Thu 21 November 2019
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Myths of the near Future
"Despite set-backs or supposed set-backs, I feel positive for my generation of young writers. While I mourn the loss of traditional outlets and access to Literature – and suffered redundancy from Borders, there are inspiring and aspirational things happening, and much of it is coming from the grass-roots up."

Borders has gone. Waterstone’s is struggling. Supermarkets carry a limited range of mainstream Literature. Agents and publishers are becoming more cautious; advances are becoming more modest. Many fear the rise of eSales and the disruptive effect of the internet on traditional distribution models. A bonfire of the taste-makers. Older, established writers like Martin Amis, Salman Rushdie, Carol Ann Duffy and Ian McEwan seem not to have ready made replacements. Or at least on the same scale.

Despite these set-backs or supposed set-backs, I feel positive for my generation of young writers. While I mourn the loss of traditional outlets and access to Literature – and suffered redundancy from Borders, there are inspiring and aspirational things happening, and much of it is coming from the grass-roots up – revitalising a spirit of independence. Reports of the death of the printed book or suggestions the novel lacks relevance in the modern world are greatly exaggerated. While the industry adapts to emerging technology and markets, while it evolves to suit web 2.0 connectivity, increased digital sales and the continuing strength of Amazon, new opportunities are arising.

The internet provides us with a great variety of content. Not all of it is good. Not all of it is relevant. It can be hard to find what you’re looking for. With more to choose from, people don’t abstain from judgement, they become more discriminating. Reputable outlets of curated links and critical opinion – be it from a talented blogger or an established reviewer, critics are as vital to inform our judgement as they ever were. This is why the Young Writers’ Hub is publishing original news stories from our writers, but also reproducing relevant articles and viewpoints from across the internet. We are providing valuable access to the critical mood and the know how of industry specialists. We can help sift through the data and create new niche information streams. People don’t tend to read websites like newspapers or magazines; they won’t always spend half an hour on you alone, so we have to make our news fluid, provide it regularly and enable users to Facebook and Tweet items, allow the Hub to be an energetic contributor to a network of networks. This way we’ll keep people coming back to us – to find the information they’re looking for and by those new to us coming in through these extended networks. Curated data is becoming strong currency in an digital age. We can be as useful to national organisations as much as a pre-published author trying to get started.  

We have a “favourite book” option. Enabling young writers to tell their contemporaries what they’re reading. And why. Word of mouth on a global scale. It can be fascinating to see the sorts of names that pop up. Saul Bellow? Philip Larkin? Haruki Murakami? We have a profile page to give the lo-down on young writers in their own words and the projects that work to support them. We have interviews with young writers alongside industry experts, thought leaders, literature development workers and leading writers like Toby Litt and Tibor Fischer. In our interview with Tibor, he claims to have ‘ran Martin Amis out of the UK’. Already the Hub is generating eyebrow-raising news for a real readership.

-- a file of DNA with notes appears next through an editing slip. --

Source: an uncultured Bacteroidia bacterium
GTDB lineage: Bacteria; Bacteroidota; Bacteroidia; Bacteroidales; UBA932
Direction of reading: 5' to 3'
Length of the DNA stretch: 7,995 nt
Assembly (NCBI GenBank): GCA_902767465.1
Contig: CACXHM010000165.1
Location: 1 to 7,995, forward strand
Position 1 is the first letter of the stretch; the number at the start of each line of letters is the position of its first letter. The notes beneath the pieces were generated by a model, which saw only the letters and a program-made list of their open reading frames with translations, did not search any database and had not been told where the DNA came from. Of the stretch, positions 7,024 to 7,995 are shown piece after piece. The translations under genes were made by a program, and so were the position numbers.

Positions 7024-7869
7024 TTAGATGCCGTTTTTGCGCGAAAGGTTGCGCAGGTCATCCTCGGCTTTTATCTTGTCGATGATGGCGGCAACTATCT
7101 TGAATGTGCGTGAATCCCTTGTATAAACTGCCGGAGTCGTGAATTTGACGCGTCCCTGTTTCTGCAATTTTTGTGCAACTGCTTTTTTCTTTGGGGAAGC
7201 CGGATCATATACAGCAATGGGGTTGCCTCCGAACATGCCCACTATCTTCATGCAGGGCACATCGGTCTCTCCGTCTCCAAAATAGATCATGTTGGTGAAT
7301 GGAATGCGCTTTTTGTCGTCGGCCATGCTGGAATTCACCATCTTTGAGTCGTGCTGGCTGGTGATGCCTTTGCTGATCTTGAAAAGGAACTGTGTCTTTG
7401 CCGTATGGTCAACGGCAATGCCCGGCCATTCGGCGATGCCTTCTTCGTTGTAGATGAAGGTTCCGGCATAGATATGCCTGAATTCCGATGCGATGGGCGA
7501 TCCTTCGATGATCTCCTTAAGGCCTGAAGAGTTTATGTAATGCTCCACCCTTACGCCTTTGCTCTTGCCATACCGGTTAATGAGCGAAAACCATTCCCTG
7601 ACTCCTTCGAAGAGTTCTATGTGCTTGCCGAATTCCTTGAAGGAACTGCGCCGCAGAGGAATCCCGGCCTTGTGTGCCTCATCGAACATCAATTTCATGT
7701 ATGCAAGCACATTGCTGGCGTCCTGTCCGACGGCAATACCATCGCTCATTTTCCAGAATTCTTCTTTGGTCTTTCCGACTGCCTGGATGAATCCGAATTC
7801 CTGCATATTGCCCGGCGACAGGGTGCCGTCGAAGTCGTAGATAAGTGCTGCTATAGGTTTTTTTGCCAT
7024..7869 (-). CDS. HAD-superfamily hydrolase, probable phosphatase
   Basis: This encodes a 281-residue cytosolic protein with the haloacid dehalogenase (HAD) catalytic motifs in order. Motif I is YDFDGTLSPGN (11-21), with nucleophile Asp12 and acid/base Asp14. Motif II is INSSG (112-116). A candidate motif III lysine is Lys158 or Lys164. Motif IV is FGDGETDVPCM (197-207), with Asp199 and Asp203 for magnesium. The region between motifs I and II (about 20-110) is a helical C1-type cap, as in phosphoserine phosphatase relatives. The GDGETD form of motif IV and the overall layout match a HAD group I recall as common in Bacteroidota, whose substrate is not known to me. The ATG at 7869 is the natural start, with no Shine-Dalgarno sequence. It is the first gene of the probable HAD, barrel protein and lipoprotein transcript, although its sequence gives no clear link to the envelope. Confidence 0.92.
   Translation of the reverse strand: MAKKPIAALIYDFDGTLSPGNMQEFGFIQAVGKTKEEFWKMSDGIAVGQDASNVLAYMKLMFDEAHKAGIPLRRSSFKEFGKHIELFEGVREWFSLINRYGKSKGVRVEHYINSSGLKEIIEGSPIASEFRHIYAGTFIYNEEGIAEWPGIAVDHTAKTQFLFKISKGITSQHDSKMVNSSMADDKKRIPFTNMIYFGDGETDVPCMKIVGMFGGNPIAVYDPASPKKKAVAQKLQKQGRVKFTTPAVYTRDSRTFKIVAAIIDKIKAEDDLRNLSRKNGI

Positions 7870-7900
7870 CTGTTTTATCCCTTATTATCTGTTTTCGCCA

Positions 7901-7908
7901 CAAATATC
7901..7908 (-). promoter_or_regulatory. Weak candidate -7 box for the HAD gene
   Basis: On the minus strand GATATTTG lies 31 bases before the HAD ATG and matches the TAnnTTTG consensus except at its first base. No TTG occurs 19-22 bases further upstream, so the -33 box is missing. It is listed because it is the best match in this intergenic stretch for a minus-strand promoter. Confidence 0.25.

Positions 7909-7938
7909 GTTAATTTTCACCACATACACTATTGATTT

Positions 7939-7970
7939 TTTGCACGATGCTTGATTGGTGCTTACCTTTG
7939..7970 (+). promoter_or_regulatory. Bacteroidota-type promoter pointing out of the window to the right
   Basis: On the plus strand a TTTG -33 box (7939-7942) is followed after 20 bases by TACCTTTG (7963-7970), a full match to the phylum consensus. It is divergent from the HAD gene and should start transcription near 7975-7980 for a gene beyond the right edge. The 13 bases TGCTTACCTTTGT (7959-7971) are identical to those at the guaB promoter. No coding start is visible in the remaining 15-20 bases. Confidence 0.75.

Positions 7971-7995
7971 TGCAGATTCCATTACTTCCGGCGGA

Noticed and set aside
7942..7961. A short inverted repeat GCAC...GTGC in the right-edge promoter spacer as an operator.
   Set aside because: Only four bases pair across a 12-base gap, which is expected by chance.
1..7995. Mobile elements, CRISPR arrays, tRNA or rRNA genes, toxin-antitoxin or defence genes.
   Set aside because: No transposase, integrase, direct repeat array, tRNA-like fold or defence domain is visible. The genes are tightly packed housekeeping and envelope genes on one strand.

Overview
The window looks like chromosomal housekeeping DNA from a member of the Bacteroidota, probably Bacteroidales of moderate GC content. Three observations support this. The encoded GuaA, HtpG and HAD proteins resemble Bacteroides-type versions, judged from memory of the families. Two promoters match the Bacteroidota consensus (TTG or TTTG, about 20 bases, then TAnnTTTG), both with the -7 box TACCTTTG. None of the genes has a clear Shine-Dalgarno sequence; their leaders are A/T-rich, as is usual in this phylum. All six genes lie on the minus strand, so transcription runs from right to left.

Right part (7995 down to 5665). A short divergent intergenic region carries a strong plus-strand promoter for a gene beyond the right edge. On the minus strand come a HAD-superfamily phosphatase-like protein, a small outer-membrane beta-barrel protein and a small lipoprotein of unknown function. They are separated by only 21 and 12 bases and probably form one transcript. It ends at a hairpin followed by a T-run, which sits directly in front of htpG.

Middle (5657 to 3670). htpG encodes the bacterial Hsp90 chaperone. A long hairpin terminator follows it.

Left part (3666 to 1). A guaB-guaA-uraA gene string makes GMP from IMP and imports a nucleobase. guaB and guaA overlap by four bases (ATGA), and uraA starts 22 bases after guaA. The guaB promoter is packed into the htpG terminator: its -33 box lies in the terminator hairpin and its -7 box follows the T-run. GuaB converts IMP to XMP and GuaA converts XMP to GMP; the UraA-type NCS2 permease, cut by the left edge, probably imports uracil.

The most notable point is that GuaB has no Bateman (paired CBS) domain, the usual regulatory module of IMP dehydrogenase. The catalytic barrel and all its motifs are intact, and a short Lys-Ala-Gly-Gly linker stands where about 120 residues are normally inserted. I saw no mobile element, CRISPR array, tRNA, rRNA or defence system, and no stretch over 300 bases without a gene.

We are open to news from emerging markets. The industry is changing and outlets like mobile publishing are steadily growing. We’ll bring open up to games developers who are increasingly looking to writers to supply them with the sort of narrative sophistication the games industry requires. For instance, we’ll help people find to right people to help them make apps  – and help them distribute their work to news audiences in new ways. It’s not just new developments we’re open to – publishers, booksellers, competitions, and good old fashioned open mic nights still provide the bedrock of Literature development and we will go on bringing the news.

Whether people find out about us via a tweet or a teacher, whether they enjoy our interactive content like the Ask The Hub feature or a supportive chat with the Young Writers’ Coordinator, the Hub is providing a new and vital resource for emerging writers in uncertain times. While we can be sure the sector and the industry are going to change; we can’t be sure of what that change will be. But it’s important we can make the best of any situation, and despite hard times ahead, the writers of a new generation are writing, making networks, creating readerships and finding new ways to get their work read. Whatever happens, we can be there to support that.

In decades to come, it’s my hope that the Hub continues to grow and can carry the respect of the industry and develop a significant readership. The more readers we have, the more exposure we can give to young writers, and the more we can do to support and sustain our illustrious tradition.

Wes Brown is the NAWE Young Writers' Coordinator


 

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